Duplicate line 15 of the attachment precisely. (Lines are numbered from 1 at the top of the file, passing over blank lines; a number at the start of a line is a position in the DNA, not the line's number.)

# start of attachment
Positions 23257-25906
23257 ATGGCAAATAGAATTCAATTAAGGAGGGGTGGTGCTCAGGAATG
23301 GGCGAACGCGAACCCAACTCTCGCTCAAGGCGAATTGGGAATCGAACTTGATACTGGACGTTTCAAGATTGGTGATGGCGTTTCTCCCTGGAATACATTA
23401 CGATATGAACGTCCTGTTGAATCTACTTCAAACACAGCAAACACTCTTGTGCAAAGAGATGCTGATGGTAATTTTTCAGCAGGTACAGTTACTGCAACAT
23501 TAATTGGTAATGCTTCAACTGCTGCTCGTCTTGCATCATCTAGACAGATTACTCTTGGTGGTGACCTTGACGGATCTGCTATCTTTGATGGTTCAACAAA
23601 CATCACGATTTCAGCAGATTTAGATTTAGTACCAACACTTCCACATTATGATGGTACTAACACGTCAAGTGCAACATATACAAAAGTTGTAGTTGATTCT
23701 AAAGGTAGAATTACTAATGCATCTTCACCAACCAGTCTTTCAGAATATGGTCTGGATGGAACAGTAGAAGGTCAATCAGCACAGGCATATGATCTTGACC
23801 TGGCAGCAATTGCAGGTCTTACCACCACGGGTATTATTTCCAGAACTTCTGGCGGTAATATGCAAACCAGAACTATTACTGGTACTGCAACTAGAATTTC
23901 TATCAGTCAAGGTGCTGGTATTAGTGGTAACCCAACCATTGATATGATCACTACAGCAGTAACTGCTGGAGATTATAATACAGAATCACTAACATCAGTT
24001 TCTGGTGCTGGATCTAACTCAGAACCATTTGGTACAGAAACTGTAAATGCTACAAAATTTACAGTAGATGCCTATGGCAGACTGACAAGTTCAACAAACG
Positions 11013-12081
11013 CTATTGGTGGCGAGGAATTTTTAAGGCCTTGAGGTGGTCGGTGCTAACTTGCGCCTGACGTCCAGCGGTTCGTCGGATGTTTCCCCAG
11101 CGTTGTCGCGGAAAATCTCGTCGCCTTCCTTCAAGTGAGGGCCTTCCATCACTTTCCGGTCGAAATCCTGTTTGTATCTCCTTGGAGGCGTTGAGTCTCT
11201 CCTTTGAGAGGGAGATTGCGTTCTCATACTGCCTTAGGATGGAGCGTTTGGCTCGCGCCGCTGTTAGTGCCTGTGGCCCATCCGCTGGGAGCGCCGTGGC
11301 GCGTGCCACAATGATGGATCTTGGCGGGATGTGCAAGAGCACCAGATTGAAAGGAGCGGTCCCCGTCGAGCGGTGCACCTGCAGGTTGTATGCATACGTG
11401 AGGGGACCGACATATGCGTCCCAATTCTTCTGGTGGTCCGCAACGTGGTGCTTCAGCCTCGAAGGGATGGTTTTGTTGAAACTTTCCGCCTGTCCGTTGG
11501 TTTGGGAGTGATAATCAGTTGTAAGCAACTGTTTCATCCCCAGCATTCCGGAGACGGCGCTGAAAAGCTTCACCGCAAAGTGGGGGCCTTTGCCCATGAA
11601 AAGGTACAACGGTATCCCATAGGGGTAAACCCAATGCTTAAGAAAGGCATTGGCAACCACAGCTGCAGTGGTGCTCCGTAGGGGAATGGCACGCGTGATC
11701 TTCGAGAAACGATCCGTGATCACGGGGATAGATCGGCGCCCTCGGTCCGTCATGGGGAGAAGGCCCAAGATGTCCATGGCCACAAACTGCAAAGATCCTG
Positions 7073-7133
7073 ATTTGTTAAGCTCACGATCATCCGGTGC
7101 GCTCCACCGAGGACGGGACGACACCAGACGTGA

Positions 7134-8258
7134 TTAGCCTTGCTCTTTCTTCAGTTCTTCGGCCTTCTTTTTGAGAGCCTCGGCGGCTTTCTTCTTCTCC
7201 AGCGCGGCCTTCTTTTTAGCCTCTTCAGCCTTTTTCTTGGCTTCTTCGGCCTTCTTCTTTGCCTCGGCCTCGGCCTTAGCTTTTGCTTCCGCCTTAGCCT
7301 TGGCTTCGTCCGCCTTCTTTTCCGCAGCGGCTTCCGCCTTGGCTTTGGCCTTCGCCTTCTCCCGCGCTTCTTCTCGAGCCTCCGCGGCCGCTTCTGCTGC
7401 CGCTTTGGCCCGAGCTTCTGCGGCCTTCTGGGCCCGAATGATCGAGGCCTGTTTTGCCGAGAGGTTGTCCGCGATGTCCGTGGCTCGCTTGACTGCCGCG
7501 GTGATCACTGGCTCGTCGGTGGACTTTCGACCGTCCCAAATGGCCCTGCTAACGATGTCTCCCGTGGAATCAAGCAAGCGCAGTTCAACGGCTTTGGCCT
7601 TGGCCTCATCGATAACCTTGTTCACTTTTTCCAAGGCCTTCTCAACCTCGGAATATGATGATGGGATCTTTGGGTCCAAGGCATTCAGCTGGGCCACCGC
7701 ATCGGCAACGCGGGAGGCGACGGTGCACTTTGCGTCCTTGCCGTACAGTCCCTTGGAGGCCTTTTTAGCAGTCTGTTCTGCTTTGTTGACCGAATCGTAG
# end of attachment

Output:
11301 GCGTGCCACAATGATGGATCTTGGCGGGATGTGCAAGAGCACCAGATTGAAAGGAGCGGTCCCCGTCGAGCGGTGCACCTGCAGGTTGTATGCATACGTG